It is important for all people who are around children to know early warning signs.  Around 6 months of age if your child is not smiling or displaying positive expressions towards others.  They should also be making eye contact with others.  Around 12 months of age a child who is not babbling, does not attempt to use gestures to communicate, and does not respond to their name is showing indicators.  Around 24 months if your child does not use at least two-word phrases or has lost any speech, social skills, or communication abilities they are exhibiting possible signs of autism.  Even though there are many early warning signs sometimes children enter school who have not been diagnosed or even evaluated for autism.  This is why it is important for educators to continue to look for warning signs to be advocates for children.

If you are working with a child who you think may have autism spectrum please follow your schools referral process for identification of students who may have a disability.  Often this means reaching out to the school psychologist, a special education teacher, or a school administrator.  If a child you are working with already has a diagnosis make sure you work with their parents and school team members to ensure they are receiving appropriate interventions and accommodations as necessary.  Since autism is on a spectrum the amount of support and intervention will vary for each student as it should be individualized.

There is still so much more to learn about the characteristics and strengths and weaknesses related to autism.  This post is meant to raise awareness and inspire readers to learn more about autism.  John, Sally, and David are meant to help bring an actual child’s life to mind and not to offend or upset anyone.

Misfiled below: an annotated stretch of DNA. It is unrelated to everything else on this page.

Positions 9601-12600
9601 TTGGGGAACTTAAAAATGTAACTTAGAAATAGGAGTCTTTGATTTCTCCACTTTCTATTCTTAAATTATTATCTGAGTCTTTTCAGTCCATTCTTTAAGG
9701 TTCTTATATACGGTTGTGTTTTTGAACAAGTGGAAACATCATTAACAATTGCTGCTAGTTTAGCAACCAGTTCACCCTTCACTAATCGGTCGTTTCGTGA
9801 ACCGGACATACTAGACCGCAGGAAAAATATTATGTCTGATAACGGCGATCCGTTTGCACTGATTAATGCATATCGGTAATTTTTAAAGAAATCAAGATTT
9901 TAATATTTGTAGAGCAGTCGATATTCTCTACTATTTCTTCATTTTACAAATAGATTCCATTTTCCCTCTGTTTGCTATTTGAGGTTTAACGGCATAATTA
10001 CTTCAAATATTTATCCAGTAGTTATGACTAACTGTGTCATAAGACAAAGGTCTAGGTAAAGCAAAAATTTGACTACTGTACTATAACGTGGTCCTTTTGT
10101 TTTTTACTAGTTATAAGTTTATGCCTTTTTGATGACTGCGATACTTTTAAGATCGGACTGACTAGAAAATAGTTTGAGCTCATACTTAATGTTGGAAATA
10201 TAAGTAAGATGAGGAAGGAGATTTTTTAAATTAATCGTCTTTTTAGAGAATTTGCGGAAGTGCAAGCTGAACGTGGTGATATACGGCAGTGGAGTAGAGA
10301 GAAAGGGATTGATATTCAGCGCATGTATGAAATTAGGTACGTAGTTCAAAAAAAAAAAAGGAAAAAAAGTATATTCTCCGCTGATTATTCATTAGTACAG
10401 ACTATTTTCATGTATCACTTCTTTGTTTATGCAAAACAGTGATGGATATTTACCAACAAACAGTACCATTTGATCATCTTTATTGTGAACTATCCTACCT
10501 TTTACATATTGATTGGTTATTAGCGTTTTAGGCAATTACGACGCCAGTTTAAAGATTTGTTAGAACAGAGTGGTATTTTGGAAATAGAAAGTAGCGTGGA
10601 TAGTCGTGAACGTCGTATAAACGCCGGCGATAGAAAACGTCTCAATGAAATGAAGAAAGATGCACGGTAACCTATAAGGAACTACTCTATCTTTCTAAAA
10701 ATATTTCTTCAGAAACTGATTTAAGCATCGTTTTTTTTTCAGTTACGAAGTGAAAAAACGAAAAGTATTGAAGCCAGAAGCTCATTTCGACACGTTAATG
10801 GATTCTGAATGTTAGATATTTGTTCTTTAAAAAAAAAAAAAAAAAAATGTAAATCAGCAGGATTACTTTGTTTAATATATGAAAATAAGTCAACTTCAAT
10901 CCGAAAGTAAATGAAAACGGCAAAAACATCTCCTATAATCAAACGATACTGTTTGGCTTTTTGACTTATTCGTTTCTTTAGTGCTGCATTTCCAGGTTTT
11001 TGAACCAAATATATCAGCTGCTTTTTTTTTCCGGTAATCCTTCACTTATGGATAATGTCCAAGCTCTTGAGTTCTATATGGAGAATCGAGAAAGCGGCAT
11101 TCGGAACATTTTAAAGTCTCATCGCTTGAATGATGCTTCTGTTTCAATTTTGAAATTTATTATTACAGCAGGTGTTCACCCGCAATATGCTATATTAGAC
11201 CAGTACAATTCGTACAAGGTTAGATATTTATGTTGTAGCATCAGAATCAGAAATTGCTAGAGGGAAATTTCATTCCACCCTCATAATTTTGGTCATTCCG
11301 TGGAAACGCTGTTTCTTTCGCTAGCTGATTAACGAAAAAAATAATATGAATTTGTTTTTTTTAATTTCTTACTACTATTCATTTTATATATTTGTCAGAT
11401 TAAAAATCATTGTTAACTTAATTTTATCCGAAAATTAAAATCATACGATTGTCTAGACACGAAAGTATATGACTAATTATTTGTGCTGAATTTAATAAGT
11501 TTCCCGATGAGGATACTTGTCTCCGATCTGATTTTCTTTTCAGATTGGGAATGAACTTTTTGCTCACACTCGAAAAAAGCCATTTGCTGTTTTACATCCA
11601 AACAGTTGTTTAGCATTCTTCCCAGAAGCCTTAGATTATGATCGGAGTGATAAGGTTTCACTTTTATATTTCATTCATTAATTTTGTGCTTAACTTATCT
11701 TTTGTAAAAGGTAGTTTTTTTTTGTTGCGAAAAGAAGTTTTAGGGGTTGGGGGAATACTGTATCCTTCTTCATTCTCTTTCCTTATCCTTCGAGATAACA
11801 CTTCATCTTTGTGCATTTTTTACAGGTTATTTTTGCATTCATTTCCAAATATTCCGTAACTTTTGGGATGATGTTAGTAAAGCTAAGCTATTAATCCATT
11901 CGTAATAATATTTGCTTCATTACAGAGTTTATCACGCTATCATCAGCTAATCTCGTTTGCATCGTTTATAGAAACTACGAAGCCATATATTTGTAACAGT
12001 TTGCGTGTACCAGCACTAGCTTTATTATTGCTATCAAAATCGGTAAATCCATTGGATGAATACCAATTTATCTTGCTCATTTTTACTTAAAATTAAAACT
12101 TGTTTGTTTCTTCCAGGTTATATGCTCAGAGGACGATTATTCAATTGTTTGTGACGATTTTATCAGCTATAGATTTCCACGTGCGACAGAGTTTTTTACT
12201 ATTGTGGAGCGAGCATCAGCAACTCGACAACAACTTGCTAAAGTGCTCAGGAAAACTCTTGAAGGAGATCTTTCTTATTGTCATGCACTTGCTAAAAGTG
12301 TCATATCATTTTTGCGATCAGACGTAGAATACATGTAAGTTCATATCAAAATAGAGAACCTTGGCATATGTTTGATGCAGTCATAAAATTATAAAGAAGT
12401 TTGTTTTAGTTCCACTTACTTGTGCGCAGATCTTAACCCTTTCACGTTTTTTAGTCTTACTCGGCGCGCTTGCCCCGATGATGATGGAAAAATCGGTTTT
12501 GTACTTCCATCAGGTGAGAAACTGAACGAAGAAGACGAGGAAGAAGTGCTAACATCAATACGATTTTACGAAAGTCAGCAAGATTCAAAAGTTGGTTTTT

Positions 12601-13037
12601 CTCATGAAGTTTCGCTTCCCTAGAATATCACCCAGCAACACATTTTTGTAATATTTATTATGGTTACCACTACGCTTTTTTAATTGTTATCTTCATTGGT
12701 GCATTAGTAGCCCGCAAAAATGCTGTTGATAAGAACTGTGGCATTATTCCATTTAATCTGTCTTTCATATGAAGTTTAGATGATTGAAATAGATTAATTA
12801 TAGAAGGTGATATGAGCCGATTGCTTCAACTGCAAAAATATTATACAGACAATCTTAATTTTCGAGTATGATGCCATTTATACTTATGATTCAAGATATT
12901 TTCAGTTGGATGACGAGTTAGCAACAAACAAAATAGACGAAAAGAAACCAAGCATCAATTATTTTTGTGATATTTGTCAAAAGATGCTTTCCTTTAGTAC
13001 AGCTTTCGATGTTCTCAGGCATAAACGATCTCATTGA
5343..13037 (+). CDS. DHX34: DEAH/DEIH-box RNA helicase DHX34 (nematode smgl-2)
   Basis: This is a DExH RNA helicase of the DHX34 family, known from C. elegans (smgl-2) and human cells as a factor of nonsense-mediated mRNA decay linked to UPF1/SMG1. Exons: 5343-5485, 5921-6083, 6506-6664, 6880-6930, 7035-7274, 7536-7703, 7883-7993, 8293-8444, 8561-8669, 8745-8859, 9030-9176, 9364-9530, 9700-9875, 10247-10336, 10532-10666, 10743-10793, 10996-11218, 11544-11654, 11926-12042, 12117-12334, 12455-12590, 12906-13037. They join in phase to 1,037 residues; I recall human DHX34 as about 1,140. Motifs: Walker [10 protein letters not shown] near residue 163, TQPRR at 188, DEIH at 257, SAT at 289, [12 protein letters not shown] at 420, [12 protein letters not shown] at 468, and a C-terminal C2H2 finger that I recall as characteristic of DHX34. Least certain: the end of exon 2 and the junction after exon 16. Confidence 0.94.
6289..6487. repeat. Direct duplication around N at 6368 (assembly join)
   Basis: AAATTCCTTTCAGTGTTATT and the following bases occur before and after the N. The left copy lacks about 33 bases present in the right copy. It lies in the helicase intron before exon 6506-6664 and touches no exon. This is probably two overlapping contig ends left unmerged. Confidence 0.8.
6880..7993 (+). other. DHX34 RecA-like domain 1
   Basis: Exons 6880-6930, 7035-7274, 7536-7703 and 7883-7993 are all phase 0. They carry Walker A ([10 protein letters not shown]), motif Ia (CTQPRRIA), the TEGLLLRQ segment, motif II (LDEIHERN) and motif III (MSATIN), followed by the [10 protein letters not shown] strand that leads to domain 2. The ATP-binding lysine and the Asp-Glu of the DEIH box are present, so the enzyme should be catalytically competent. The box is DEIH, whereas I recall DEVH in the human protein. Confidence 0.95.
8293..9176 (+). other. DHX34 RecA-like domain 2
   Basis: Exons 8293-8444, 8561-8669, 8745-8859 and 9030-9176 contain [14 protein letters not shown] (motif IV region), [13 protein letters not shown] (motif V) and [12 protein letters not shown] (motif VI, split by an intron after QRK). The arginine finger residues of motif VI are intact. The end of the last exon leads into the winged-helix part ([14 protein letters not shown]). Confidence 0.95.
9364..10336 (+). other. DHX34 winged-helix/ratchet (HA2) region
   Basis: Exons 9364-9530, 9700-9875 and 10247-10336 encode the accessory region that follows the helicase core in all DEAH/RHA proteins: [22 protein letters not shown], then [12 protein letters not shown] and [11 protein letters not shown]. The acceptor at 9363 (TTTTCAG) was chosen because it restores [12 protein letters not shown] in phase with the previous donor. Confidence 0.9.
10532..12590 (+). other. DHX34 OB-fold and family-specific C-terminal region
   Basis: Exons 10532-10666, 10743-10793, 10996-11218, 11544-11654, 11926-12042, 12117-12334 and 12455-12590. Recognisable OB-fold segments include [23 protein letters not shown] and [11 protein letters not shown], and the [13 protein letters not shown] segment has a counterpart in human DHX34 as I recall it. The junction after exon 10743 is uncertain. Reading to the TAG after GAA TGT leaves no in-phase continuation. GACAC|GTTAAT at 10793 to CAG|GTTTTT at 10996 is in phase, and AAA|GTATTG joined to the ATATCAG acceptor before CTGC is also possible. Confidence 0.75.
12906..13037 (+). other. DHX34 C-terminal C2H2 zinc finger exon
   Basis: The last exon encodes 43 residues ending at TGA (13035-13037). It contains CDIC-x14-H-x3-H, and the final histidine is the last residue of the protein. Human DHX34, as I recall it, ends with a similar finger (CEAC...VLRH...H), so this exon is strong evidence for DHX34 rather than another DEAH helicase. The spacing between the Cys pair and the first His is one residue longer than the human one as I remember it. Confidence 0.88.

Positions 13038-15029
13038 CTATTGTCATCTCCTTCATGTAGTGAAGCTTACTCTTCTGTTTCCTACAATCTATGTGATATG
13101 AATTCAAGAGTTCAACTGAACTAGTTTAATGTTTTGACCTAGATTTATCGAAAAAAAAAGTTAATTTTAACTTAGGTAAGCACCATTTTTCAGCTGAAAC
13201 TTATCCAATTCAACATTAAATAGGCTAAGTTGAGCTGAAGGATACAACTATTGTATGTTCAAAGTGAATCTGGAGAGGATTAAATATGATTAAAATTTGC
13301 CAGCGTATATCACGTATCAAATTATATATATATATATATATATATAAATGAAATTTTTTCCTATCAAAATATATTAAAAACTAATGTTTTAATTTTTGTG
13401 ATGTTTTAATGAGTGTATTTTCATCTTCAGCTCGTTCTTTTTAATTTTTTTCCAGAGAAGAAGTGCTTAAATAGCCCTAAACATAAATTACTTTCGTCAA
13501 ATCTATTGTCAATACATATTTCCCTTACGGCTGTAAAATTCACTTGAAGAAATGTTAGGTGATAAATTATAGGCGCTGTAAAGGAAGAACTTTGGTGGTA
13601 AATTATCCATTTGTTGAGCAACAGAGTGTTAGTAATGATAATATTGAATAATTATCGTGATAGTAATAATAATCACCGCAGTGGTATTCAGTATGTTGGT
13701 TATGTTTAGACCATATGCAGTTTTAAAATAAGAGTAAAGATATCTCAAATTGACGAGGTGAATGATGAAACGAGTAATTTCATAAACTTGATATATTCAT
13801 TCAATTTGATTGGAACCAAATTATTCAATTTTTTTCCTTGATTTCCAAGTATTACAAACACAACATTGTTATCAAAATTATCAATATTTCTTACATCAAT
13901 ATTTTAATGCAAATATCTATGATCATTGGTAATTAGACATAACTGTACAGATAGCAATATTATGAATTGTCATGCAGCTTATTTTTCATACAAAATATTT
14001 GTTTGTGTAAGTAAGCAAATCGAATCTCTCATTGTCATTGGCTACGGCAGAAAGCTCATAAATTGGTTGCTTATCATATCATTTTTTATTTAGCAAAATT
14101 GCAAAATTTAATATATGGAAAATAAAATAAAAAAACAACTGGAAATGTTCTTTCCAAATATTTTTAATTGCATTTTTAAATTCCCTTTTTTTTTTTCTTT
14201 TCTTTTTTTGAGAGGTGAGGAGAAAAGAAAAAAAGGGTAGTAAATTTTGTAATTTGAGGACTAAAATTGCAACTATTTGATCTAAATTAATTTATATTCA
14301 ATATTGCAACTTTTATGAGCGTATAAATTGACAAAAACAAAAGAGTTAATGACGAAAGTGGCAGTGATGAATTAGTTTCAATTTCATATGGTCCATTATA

Featured New Teacher

Building a Teacher Wardrobe

August 5, 2017

If you are starting your student teaching experience or starting your first teaching job you may be thinking about what you will wear to work every day. In my experience I have found that elementary schools can be quite casual…so no need to buy a suit! But sadly my college uniform of leggings and sorority t shirts wasn’t going to cut it anymore. When building up my teacher wardrobe I wanted to purchase a variety of easy to wear pieces that didn’t break the budget. But I still wanted to make sure that I looked young and fun!

As a teacher I knew that I would be on my feet, sitting on the ground, and that my clothes would need to be somewhat modest. Therefore most of my work wardrobe consists of bright colored pants, lightweight layers, and fun dresses.

Pants

When shopping for dress pants I found that they were either super expensive or made me look super old. My favorite pants are from Old Navy and Loft. Both stores offer amazing discounts and coupons and come in a variety of bright colors and patterns. When starting off I reccomend buying a few pairs of black pants, another neutral like navy or grey, and to mix it up with a bright color or pattern…they look great with neutral tops.

Tops

I don’t know if it is just me but my classroom was constantly changing temperature. Some days it was super warm, somedays it was super cold! I coped by making sure that I wore layers on most days. I don’t love blouses because I find them hard to move around in so I would typically wear tshirts or sweaters and dress them up with a statement necklace, colorful scarf or add a pop of color with a puffy vest.

Dresses